This revelation occurs only in retrospect, however, since no ostensible attempt is otherwise made to arrange the art and artist into a hierarchy, either with didactic labels or in the alphabetised catalogue. Everyone's contribution to the movement may be considered equal in the exhibition's official view, but this is accomplished in practice only by consciously restricting the works of some artists and puffing up those of others, who, left to their own devices, might prove feeble or historically minor. The popularly held tenet of conceptualism - that no one person's ideas can be considered better or more valid than another's (only more perfectly realised and rhetorically precise) - has been proven wrong, repeatedly, over the years by an alternative chestnut which dictates that artists are always better (and worse) than the movements which define them. This cycle is demonstrated through the unshakeably odd selection and arrangement of artwork in 'Reconsidering...'.

Beyond such petty intrigues, what surfaces in the exhibition is what's still fresh and what's still funny - a sense of humour being perhaps the greatest and most useful legacy of early conceptualism. Unlike activist art or theoretical illustration, this punning art is not tied to history - similar investigations were played out decades before by the Dadaists and Futurists, just as they are today in art schools. The common denominator is a desire to try things out, and to bite convention, intelligently, in the ass; William Wegman's video self-portraits, both with and without his late Wiemaraner, in which visual and verbal puns, media and social archetypes are literally tried on for size; James Coleman's Slide Piece (1972-73), a huge, dark room dominated by a snapshot of an unremarkable city street, accompanied by a bellowing, imperious voice going on - and on, and on - about the photo's chromatic and compositional minutiae; and Ed Ruscha's Chocolate Room (1970/95), a gallery wallpapered with deliciously aromatic screen prints. The contemporary date in Ruscha's case indicates that the work has not been refurbished, but diminished: the original, installed at the 1970 Venice Biennale, was reportedly infested with houseflies.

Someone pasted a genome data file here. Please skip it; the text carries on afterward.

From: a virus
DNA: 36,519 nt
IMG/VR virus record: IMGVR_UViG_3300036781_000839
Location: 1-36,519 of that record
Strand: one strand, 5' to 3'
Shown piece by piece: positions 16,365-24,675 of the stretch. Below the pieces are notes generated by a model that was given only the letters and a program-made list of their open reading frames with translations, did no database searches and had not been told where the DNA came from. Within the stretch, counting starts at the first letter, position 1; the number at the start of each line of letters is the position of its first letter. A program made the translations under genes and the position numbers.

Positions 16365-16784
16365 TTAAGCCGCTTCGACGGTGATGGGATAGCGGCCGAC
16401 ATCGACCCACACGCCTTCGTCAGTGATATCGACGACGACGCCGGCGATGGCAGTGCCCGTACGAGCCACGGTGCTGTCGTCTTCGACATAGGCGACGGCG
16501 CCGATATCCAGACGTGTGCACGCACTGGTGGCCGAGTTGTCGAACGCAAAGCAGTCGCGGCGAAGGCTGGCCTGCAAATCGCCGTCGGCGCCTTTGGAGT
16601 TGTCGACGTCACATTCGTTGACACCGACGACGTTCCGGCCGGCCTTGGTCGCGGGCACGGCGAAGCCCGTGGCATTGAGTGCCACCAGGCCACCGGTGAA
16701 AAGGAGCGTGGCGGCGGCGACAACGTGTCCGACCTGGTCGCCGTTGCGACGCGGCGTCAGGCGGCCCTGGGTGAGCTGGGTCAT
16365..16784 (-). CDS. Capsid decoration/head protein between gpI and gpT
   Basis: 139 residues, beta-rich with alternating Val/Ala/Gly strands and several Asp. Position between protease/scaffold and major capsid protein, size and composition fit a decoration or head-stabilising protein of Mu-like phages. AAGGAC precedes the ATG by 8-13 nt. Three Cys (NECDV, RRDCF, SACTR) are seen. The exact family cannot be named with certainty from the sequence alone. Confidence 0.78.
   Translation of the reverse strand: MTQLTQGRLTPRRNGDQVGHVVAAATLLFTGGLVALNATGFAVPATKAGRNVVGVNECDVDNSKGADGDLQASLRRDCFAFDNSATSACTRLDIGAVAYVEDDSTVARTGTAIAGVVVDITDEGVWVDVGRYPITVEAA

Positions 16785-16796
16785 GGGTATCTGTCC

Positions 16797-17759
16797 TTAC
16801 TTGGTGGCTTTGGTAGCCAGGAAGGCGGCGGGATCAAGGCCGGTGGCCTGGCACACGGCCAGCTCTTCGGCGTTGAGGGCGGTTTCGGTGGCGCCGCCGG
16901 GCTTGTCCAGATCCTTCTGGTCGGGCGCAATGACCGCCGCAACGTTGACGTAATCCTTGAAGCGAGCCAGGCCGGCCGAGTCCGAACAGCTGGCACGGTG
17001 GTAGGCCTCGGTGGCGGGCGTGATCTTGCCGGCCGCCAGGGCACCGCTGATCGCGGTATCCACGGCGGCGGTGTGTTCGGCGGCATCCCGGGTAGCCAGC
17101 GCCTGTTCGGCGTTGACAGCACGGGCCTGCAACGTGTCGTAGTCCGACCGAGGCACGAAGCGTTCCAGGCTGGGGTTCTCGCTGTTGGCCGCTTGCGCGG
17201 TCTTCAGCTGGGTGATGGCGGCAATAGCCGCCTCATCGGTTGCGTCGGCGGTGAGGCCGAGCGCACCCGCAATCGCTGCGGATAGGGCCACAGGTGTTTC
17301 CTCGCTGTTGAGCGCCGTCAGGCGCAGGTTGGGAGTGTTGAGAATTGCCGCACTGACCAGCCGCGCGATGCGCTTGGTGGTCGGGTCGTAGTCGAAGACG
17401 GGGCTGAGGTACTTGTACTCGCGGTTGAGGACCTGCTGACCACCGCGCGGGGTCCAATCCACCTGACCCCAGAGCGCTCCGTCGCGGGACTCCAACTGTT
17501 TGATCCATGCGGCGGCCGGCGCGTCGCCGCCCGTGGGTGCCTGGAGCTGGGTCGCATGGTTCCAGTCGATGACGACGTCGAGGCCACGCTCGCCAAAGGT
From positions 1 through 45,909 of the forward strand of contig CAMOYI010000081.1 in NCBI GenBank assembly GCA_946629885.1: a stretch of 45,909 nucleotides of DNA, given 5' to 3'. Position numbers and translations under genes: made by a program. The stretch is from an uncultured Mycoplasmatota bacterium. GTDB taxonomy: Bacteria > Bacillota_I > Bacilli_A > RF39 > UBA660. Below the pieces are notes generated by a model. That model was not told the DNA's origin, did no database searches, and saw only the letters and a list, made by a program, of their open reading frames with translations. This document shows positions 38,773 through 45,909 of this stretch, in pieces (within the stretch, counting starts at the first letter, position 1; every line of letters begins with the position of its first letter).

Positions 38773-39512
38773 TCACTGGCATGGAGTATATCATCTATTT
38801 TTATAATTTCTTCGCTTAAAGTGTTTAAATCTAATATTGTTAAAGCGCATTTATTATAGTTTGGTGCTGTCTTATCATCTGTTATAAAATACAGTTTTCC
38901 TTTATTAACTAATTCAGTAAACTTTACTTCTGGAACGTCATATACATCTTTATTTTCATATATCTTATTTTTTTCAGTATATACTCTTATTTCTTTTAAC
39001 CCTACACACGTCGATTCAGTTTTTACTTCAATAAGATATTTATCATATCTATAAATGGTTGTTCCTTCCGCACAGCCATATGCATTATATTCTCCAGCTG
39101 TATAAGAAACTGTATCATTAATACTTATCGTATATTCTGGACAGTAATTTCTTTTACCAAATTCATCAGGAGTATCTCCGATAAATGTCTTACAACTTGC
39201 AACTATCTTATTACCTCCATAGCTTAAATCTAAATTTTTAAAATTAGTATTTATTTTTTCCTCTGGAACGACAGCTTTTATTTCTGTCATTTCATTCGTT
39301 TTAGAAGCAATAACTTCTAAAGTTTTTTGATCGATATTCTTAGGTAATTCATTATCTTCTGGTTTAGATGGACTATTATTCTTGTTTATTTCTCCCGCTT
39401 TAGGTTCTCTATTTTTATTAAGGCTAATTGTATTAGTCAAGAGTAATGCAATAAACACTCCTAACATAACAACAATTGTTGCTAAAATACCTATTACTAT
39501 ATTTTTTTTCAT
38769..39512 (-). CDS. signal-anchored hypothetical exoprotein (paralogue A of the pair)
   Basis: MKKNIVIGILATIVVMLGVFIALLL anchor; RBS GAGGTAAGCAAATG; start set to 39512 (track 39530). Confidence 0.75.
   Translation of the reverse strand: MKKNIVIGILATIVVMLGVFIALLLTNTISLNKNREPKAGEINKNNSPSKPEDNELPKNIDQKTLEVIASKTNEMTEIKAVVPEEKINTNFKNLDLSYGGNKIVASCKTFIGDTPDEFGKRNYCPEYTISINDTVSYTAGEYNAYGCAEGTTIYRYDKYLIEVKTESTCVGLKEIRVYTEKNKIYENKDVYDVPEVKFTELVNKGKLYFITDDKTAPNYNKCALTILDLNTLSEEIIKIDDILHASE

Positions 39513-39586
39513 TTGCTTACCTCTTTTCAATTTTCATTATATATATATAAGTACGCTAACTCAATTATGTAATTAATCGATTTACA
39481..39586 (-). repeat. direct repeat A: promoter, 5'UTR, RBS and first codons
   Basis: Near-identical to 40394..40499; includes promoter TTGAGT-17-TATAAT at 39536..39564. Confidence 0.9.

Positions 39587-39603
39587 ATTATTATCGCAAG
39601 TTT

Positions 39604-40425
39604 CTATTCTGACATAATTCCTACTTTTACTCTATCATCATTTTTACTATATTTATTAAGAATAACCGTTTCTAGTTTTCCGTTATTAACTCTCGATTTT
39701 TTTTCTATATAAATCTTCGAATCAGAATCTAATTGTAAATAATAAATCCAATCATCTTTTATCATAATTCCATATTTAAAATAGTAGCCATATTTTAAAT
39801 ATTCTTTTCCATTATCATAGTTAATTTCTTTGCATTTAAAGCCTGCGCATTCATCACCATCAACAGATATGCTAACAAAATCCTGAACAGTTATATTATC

Throughout much of the show a youthful, almost naive intellectual energy is palpable, adding a warm nostalgic glow to rooms full of black and white text. This bright note is tempered, however, by the sombre realisation that radical art has for the most part gone the way of radical politics: The Establishment always wins, and dissenters inevitably succumb, die off, or retreat to the golden ghettos of academe. But despite the mangling of their work's intent and import by agenda-driven experts, some important artists have not faded away - and that may be one of the two greatest revelations in 'Reconsidering...'. The other is that with this historical exhibition, young artists and students are finally allowed to rebel against institutionalised conceptualism, until now the undead poster boy of avant-garde art education.